Jens Gustedt's Blog

October 28, 2013

different times in C: calendar times

Filed under: C11, C99, library, P99 — Jens Gustedt @ 08:41

Let’s take the occasion of the change back from DST here in Europe, not in the US, yet, to look how times are handled in C.
The C standard proposes a large variety of types for representing times: clock_t, time_t, struct timespec, struct tm, double and textual representations as char[]. It is a bit complicated to find out what the proper type for a particular purpose is, so let me try to explain this.

The first class of “times” can be classified as calendar times, times with a granularity and range as it would typically appear in a human calendar, as for appointments, birthdays and so on. Some of the functions that manipulate these in C99 are a bit dangerous, they operate on global state. Let us have a look how these interact:

       char[]
        ^              o
strftime| \_ ctime _   |time 
 asctime|           |  |
        |   mktime  |  v    difftime
struct tm --------> time_t ----------> double
        ^             |
        |  localtime  |
        |-------------|
           gmtime

struct tm structures a calendar time mainly as you would expect. It has hierarchical date fields such as tm_year for the year, tm_mon for the month and so on, down to the granularity of a second. They have one pitfall, though, how the different fields are counted. All but one start with 0, e.g tm_mon set to 0 stands for January and tm_wday 0 stands for Sunday.

Unfortunately, there are exceptions:

  • tm_mday starts counting days in the month at 1.
  • tm_year must add 1900 to get the year in the Gregorian calendar. Years represent in that way should lie between Gregorian years 0 and 9999.
  • tm_sec is in the range from 0 to 60, including. The later is for the rare occasion of leap seconds.

There are three supplemental date fields that are used to supply additional information to a time value in a struct tm.

  • tm_wday for the week day,
  • tm_yday for the day in the year, and
  • tm_isdst a flag that informs if a date is considered being in DST of the local time zone or not.

The consistency of all these fields can be enforced with the function mktime. It can be seen to operate in three steps

  1. The hierarchical date fields are normalized to their respective ranges.
  2. tm_wday and tm_yday are set to the corresponding values.
  3. If tm_isday has a negative value, this value is modified to 1 if the date falls into DST for the local platform, and to 0 otherwise.

mktime also serves an extra purpose. It returns the time as a time_t. time_t is thought to represent the same calendar times as struct tm, but is defined to be an arithmetic type, more suited to compute with them. It operates on a linear time scale. A time_t value of 0. the beginning of time_t is called epoch in the C jargon. Often this corresponds to the beginning of Jan 1, 1970,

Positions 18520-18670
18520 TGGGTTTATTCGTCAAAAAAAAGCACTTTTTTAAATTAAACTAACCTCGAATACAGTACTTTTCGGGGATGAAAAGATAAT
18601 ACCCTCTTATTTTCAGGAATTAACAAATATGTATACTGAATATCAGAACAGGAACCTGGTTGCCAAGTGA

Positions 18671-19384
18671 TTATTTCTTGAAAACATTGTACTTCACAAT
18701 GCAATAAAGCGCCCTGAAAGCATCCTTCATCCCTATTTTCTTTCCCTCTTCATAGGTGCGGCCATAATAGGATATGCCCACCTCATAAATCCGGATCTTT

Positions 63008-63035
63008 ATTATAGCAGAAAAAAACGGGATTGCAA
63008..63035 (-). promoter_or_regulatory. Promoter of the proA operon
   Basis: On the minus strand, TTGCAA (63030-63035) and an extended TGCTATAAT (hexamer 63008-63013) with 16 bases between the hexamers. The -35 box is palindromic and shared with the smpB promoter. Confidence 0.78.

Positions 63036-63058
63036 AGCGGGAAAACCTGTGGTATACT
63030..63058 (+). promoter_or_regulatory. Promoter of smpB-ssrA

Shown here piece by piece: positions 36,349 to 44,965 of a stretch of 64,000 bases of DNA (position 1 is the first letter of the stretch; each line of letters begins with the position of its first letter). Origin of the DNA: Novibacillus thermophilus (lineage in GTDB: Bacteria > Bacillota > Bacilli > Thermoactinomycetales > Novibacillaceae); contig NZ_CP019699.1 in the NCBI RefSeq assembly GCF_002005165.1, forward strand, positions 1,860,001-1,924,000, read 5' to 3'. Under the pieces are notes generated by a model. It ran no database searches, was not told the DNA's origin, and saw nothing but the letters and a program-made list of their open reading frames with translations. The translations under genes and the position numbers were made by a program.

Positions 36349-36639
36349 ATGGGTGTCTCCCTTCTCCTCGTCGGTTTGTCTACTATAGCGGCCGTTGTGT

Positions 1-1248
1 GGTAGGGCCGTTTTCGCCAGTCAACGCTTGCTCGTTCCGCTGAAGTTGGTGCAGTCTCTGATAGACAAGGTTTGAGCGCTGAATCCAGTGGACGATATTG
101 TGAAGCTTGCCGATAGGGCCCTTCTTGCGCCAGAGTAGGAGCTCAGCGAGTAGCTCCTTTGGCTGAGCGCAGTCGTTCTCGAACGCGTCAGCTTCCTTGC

The granularity of time_t is usually to the second, but nothing guarantees that. Sometimes processor hardware has special registers for clocks that obey a different granularity. difftime translates the difference between two time_t values into seconds that are represented as a double value.

Two functions for the inverse operation from time_t into struct tm come into view:

  • localtime stores the broken down local time
  • gmtime stores the broken time, expressed as UTC.

As indicated, they differ in the time zone that they assume for the conversion. Under normal circumstances localtime and mktime should be inverse to each other, gmtime has no direct counterpart for the inverse direction.

Textual representations of calendar times are also available. asctime stores the date in a fixed format, independent of any locale, language (it uses English abbreviations 🙂 or platform dependency. The format is a string of the form

"Www Mmm DD HH:MM:SS YYYY\n"

strftime is more flexible and allows to compose a textual representation with format specifiers similar to the printf functions.

One additional warning is in order. localtime, gmtime, ctime, and asctime use internal state and return pointers to static data. They are not thread safe, not reentrant, and calling one of them erases the return value of any previous call to one of them, be careful.

The new optional annexe K of C11, has functions that check for validity of their arguments and are reentrant: localtime_s, gmtime_s, ctime_s, and asctime_s. Use them when you may. P99 now implements them in its C11 emulation layer, for those of you that don’t have a complying C library, yet. Give it some testing, if you like.

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